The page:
The main difference is that Akiak suggested using pencil and paper to keep track of this, which seems like a bad idea to me because of how much time and effort it would require. Instead, I made a simple utility program:
http://smashfilters.droppages.com/

Basically, the idea is you can click and drag to move stages around to create the order you prefer for stages.
You cannot create profiles with a phone at this point, but you CAN put the saved profiles on your phone and then load them up. So if someone has the profiles of everyone at the tournament on their phone, they can set up matches almost instantly (faster than stage striking with 5 stages, anyway).

I know it's a little rough around the edges, but does this seem like something that would work? I think it solves basically all the problems everyone is talking about here, assuming long as people find it intuitive enough that they can do it without wasting too much time (which might be a big if). If lots of people show interest maybe I'll try to update it so you can create profiles on a phone.
I'm considering hosting my own tournaments to test this out. It seems like a lot of fun and I believe that statistically it provides the most fair stage possible because the most fair stage between two players is more likely to appear if they are given more options. The drawback to this is that it would take more time and your tool eliminates that problem.

The problems being brought up with it I do not believe (for the most part) are actual problems. The idea that a player may not do well in certain matchups with their stage list or they main characters that are good on different stages is not a reason to not use the tool. It's a reason for that individual player to not place certain stages high on their list. It involves some strategy. If you don't feel comfortable all the time on certain stages, rate them lower.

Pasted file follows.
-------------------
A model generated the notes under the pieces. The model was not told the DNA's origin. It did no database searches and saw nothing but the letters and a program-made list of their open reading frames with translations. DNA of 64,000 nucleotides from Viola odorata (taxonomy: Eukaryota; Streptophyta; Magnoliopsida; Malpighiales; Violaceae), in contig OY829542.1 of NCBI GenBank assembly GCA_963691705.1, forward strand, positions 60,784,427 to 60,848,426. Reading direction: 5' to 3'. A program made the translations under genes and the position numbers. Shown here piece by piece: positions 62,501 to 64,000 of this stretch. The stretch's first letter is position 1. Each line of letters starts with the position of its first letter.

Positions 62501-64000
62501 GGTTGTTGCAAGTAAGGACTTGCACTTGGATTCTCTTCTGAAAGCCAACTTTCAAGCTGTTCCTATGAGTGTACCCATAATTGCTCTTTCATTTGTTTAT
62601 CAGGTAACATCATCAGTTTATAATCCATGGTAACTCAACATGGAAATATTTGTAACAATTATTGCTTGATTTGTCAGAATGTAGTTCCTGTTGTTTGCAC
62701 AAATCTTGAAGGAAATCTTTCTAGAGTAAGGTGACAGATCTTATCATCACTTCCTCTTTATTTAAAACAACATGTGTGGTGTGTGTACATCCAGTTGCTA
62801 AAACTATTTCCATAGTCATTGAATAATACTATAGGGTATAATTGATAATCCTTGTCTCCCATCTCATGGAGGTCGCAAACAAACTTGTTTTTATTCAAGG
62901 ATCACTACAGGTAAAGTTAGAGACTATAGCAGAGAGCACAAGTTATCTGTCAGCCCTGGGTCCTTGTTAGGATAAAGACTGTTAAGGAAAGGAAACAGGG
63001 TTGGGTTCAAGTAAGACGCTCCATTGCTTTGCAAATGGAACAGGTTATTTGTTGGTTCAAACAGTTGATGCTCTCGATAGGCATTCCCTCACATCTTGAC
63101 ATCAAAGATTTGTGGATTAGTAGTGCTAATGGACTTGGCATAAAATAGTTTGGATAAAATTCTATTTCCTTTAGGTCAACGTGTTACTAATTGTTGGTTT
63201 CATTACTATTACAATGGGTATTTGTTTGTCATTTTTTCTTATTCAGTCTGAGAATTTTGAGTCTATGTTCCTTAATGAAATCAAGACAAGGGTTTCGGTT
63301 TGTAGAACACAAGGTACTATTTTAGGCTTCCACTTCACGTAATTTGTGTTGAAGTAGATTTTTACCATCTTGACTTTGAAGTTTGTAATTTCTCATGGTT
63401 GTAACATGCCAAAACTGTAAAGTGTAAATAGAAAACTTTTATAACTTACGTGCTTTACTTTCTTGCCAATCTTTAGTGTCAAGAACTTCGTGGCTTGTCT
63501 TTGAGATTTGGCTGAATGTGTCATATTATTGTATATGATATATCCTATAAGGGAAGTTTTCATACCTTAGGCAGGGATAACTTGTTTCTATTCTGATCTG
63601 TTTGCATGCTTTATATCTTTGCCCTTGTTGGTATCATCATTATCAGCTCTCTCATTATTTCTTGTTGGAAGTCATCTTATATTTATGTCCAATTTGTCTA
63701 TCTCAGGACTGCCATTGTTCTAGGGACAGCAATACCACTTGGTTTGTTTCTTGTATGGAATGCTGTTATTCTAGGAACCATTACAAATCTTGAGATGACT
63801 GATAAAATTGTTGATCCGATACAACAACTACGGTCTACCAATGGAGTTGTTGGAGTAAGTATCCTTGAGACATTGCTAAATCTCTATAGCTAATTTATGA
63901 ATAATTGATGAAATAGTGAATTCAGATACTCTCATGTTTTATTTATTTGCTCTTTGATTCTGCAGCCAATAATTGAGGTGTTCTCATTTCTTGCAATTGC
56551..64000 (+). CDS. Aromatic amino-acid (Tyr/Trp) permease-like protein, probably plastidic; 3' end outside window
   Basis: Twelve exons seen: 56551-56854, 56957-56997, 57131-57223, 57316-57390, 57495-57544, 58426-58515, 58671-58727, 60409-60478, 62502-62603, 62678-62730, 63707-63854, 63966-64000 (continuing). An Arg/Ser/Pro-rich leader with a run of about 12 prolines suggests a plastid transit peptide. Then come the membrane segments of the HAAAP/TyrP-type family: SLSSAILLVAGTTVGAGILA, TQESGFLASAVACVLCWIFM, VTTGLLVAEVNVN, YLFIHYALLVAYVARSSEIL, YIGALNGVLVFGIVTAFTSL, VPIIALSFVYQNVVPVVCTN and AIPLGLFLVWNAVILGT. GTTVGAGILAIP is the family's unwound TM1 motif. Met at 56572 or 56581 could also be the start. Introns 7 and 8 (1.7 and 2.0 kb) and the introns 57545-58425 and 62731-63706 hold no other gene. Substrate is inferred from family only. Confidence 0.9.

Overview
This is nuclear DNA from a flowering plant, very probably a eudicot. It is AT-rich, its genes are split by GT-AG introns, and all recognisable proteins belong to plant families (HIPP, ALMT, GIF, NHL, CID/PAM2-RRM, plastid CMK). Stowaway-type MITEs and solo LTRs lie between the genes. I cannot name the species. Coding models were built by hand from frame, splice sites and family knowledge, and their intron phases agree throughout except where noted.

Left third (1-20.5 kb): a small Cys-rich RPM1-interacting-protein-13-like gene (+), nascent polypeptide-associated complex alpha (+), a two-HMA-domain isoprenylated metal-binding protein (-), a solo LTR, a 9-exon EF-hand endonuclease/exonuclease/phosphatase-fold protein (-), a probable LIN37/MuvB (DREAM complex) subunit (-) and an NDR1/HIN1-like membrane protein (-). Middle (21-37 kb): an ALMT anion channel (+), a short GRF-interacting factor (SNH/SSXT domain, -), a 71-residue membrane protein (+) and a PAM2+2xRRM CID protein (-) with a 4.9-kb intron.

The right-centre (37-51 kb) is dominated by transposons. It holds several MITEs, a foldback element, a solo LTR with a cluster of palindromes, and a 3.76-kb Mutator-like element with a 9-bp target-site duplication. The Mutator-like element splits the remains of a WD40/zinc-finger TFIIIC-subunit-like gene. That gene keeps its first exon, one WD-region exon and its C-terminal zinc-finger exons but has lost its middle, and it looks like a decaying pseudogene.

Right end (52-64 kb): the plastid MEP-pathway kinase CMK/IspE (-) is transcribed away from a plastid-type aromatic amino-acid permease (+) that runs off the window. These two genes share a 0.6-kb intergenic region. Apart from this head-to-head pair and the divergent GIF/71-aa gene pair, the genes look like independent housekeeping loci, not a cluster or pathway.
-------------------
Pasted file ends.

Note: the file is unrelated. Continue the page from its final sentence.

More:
Regarding people changing their lists in the midde of the tournament. I don't think it matters enough to outweigh the huge benefits. I think people should be welcome to change their lists before their match is called and then once the TO says what stage they're going to play on, that's what stage they play on. There's a possibility that a player may not have enough time to rework their list before their match is called but w/e. There's no way the other player can be screwed by it because it always picks a stage both players like. It's a very minor flaw especially in comparison to other things at tournaments like working with tiny stage lists that benefit certain characters over others and being matched up in bracket by coincidence with people who play a character who counters yours. Tournaments aren't 100% fair.

I think people forget that the goal here is not to find the perfect solution to selecting stages. It's to find ones that are better than the absolutely horrible way we select stages currently. Having a small and boring stage list that doesn't allow players to have a say in what stages they think are fair is not "neutral" or "fair" or "even". Certain people decide what stages are best for every player and then the people and characters that are best on those stages dominate. With the above tool, the players decide what stages are fair for themselves and then the tool produces the average. It's not perfect but it's way better than what we have now. So what if it changes the skill set and considerations required for a smash set a little?
 
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NewGuy79